|front |1 |2 |3 |4 |5 |6 |7 |8 |9 |10 |11 |12 |13 |14 |15 |16 |17 |18 |19 |review|
|In practice, very,
very few pictures will be 100% understood the first (or any) time. Every
community has one or two people who may be mentally challenged; or who are
visually illiterate; or simply don’t understand what it is you need from
them and thus are less than cooperative. To have a picture which is
understood clearly by 85% or more people probably is as good as one can
normally hope to achieve. It should be remembered that in most societies
where such materials are to be used, the nuclear family is the exception,
and thus the extended family is nearly always able to have one person or
more who will be able to interpret the poster for anyone not entirely clear
what is meant.
If comprehension rates are less than 50% for any one picture, this is problematic. Either the picture is not fully in conformance with the cultural context in which it is to be used; or the manner of conveying information needs to be changed; or it simply is badly drawn. In Baluchestan, we had one particular problem which we were unable to overcome – how to portray that it was a pinch of common table salt. Research showed that there was no common container that families used (some used the plastic bag in which the salt was sold; some used a salt shaker; some used a wooden box; some used a saucer; and some used various ceramic bowls) – and the highest rate we were able to achieve was showing the salt in a small Chinese ceramic bowl. That rate was only 35%.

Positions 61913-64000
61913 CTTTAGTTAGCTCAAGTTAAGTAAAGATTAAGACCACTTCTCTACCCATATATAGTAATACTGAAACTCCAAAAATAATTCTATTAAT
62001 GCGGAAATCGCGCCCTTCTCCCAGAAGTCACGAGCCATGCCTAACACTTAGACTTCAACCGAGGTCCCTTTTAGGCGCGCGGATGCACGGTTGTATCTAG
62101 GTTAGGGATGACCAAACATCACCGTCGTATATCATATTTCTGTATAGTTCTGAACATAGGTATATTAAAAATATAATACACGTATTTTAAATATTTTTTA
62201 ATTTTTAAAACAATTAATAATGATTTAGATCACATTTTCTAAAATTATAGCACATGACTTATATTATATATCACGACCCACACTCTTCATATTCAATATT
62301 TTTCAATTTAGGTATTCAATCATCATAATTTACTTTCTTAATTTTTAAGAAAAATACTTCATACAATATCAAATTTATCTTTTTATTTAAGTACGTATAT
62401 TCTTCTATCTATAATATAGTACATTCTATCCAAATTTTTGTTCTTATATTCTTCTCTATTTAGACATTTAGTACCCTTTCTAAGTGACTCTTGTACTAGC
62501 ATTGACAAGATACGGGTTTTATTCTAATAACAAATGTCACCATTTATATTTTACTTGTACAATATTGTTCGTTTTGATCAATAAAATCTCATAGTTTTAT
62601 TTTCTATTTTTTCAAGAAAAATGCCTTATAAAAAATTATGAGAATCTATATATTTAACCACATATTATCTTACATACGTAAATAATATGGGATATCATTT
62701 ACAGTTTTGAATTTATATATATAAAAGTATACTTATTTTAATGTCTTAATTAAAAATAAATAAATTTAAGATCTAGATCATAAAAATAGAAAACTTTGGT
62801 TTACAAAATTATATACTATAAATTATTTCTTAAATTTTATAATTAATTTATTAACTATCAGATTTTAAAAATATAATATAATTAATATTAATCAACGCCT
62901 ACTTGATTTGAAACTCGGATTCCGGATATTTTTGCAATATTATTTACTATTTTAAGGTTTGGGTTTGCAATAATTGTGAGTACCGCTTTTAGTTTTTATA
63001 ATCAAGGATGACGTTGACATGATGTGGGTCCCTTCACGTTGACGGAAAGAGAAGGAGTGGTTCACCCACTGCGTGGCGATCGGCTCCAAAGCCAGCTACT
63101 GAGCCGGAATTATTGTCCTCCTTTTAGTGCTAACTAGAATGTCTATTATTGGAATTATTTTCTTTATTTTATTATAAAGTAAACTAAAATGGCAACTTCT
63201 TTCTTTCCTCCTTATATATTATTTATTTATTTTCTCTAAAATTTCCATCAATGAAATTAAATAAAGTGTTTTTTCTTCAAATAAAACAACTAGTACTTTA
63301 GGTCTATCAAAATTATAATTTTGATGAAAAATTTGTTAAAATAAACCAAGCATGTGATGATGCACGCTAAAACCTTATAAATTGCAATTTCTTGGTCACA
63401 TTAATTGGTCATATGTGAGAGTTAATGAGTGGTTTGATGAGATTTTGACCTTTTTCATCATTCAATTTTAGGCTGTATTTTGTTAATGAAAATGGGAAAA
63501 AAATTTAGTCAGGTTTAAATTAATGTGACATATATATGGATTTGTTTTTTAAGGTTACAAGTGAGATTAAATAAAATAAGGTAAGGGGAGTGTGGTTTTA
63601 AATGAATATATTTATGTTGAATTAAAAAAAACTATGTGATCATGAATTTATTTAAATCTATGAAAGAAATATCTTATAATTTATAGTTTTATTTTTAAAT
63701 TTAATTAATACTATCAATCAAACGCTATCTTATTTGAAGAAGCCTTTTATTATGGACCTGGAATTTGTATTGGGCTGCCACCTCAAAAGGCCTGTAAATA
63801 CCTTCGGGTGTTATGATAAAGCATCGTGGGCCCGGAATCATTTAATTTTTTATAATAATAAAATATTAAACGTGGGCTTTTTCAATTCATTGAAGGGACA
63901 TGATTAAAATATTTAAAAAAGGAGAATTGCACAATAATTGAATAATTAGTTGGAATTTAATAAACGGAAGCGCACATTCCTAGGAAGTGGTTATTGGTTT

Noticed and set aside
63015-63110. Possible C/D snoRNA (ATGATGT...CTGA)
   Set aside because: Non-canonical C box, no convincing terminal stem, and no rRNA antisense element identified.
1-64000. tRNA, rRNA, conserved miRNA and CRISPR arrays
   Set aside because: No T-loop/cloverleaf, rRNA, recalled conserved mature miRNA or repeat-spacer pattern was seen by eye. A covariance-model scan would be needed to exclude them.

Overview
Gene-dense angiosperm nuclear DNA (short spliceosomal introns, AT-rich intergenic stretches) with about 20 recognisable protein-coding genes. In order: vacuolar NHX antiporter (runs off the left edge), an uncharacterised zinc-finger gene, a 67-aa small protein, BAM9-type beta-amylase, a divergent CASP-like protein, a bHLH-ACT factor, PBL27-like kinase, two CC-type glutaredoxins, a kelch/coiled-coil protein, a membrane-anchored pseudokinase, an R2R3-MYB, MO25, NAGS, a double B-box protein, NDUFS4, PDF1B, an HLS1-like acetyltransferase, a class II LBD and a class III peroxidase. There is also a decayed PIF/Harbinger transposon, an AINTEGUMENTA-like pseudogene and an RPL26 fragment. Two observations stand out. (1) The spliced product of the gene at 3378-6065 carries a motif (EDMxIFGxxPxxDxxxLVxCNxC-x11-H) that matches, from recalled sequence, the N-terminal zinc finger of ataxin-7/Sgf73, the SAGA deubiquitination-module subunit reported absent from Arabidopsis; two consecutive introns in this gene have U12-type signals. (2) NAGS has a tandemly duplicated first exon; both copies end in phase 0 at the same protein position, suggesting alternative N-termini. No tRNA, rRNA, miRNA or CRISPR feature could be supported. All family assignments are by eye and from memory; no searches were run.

Because the rate for this important picture was so low, we realised that the poster could not be used as a stand-alone item. Mothers would have to be ‘trained’ (told by Family Health Workers) to recognise each picture for what it really meant. Most would understand nearly all the pictures, but where comprehension rates were below 85% for any one picture, this discussion with a Health Worker was probably all that was needed to ensure that the whole message got across. If posters were only handed out after ‘training’ this would have the advantage that young mothers could be told that when their child was threatened by dehydration, all she would really need to know is that she must mix:
and give the mix to the child, as much and as often as it wants it. This simple message was key to the work.